The night air was still, not a cloud in the sky. He moved stealthily, taking cover in the long shadows created by the moon’s illumination on the various buildings on the homestead. Surely, everyone was asleep at this time, he thought.


Every few steps he would stop and listen. He would take no chances. How unfortunate it would be for him if anyone saw him. They’d probably mistake him for a thief and raise the alarm. Once others came, they would do their best to maim or kill him. For her, he would risk life and limb.


Her hut was just ahead. A heavy curtain was drawn where the door was supposed to be. After one last look around, he slipped inside. Once his eyes adjusted to the gloom he could make out her lumpy form curled up on her pallet on the floor. He moved quietly to her and knelt down.


“Serah,” he whispered, “wake up, my love.” He shook her gently.


“Hmmnnnf, wha-?”

When she opened her eyes she didn’t see him. All she saw was a hulking shadow and fear was a tangible taste on her tongue. A hand clamped down on her mouth before she could open it to scream.


“Shhh, don’t be afraid, my love. It’s me. ”


She moved his hand away. “Loti, what are you doing here? Do you know what time it is? Oh no, did anyone see you? “Her voice, which had started out as a whisper, had risen steadily the more she got agitated.


“Please keep it down. Don’t worry, no one saw me. “Loti helped her sit up.” I’ve decided to go to the city tonight, and I want you to go with me. I left my bundle of belongings just outside the gate, and I’m here to help you pack. If we hurry, we’ll be able to take the last bus to the city. ‘’He looked around the small room. ” Now, tell me what you need and where you keep it.”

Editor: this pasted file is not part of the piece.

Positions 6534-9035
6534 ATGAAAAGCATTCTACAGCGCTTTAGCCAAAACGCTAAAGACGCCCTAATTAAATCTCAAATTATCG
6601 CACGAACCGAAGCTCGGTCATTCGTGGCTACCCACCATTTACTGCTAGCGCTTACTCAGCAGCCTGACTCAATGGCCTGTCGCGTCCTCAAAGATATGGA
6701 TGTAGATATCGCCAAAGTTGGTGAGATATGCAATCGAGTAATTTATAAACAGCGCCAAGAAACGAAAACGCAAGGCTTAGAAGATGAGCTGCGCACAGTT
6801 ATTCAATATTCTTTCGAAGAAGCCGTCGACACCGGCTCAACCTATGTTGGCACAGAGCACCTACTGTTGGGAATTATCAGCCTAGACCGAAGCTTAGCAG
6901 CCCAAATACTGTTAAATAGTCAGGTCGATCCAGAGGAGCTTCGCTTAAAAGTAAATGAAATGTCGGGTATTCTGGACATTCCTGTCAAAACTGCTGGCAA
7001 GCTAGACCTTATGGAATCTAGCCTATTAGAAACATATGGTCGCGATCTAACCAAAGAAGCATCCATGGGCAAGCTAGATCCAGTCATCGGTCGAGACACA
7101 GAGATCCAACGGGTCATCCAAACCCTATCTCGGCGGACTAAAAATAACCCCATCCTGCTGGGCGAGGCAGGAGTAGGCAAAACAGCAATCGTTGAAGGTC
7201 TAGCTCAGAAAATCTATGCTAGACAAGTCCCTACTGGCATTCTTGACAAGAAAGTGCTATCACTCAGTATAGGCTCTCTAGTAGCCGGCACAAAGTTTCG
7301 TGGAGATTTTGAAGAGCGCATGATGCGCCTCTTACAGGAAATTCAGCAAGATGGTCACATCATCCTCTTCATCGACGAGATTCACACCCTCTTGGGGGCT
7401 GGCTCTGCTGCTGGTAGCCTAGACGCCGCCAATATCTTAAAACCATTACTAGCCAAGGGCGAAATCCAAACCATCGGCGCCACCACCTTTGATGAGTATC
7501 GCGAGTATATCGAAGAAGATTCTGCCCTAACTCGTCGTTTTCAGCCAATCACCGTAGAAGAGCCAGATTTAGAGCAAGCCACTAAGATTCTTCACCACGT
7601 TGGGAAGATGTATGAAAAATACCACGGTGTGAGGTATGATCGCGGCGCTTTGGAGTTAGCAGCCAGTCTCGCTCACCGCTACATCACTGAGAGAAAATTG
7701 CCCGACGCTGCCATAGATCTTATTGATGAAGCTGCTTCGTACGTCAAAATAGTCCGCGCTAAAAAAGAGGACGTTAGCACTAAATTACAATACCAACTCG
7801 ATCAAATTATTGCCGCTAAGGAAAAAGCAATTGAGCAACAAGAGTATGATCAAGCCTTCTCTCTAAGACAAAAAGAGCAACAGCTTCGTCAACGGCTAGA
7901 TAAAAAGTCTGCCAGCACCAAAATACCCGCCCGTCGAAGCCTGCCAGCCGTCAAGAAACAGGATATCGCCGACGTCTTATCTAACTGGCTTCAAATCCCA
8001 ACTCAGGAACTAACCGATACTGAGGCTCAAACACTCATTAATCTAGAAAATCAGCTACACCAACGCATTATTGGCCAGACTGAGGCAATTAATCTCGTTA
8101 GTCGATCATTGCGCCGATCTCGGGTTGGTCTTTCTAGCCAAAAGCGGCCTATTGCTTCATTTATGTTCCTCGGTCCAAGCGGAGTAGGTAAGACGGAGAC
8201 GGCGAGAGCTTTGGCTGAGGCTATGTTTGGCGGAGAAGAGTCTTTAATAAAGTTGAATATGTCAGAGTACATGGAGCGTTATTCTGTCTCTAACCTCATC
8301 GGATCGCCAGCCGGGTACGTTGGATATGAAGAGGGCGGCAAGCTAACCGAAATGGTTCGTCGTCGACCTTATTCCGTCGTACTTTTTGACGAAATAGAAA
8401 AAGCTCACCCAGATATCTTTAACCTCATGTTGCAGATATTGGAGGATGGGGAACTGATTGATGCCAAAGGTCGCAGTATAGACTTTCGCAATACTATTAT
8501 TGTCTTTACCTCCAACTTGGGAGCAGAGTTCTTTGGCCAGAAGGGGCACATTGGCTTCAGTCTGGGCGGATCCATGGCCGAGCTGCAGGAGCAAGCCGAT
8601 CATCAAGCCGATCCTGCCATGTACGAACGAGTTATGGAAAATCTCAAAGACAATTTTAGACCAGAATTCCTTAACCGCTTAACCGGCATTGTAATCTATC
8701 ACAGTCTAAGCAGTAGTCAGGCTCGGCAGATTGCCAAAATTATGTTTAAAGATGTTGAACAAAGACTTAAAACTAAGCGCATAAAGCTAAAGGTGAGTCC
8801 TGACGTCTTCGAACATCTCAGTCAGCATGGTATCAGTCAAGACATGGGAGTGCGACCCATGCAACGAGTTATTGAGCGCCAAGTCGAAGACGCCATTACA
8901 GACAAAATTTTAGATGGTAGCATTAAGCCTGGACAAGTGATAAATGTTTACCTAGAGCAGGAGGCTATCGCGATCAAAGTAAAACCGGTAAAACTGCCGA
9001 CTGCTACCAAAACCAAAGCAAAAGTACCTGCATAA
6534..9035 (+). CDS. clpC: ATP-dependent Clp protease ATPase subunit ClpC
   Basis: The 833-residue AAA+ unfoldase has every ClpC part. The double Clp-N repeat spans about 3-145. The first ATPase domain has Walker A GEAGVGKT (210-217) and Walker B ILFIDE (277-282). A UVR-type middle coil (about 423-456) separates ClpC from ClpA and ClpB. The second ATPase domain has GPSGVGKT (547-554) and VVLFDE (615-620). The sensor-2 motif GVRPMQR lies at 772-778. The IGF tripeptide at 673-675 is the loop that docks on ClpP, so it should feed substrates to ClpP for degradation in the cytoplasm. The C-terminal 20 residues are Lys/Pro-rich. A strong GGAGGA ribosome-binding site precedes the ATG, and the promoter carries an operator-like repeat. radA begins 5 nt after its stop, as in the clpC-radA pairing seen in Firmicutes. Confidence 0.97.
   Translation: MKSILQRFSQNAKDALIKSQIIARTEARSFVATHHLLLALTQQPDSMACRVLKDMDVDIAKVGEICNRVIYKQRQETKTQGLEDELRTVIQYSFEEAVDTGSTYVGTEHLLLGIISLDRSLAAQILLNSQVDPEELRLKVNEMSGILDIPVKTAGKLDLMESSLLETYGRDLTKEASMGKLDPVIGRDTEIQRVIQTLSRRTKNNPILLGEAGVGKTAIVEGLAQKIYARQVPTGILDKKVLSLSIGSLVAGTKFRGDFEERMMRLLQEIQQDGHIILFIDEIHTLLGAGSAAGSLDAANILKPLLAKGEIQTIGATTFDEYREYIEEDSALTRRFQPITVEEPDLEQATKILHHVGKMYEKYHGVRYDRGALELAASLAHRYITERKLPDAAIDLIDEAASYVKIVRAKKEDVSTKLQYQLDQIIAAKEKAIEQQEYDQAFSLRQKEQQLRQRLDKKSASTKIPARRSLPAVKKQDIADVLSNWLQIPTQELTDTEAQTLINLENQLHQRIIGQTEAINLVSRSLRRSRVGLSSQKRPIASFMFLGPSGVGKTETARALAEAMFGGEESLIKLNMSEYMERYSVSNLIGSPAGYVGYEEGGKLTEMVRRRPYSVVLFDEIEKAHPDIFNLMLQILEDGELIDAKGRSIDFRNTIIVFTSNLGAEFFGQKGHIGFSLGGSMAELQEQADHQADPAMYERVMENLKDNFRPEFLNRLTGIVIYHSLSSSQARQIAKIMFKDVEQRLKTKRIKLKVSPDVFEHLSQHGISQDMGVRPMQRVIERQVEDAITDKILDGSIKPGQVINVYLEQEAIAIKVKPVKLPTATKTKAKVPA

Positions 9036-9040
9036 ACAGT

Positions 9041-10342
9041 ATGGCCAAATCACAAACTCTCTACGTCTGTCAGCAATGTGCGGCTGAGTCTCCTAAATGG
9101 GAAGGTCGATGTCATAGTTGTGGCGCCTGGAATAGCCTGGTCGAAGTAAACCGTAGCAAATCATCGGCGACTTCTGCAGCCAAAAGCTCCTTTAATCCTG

She had to stand. She couldn’t keep still any longer.

“This is madness. You know that, right? ”

It was hard for her to keep calm and quiet. It was her pacing and the fact that she couldn’t keep her hands still that betrayed her inner turmoil.

He stood as well, and when she next went by him, he grabbed her by the shoulders and held her fast. “Serah, all I know is that we love each other and we deserve to be happy. Together. I want to spend the rest of my life with you. Don’t you want that? ”


“You don’t understand,” she said in an agonized whisper. ” I-I…”


“What I don’t understand is why you seem not to want this. You should be as excited as I am, maybe even more so. You won’t have to get married to that man your father chose for you. I’m giving you a way out. ”


“I know, but-”


“When I see you in the village, I have to pretend to not know you. I have to go out at all hours of the night in order to see you. Don’t you see? In the city we can be free. They’ll be no one to divide us.”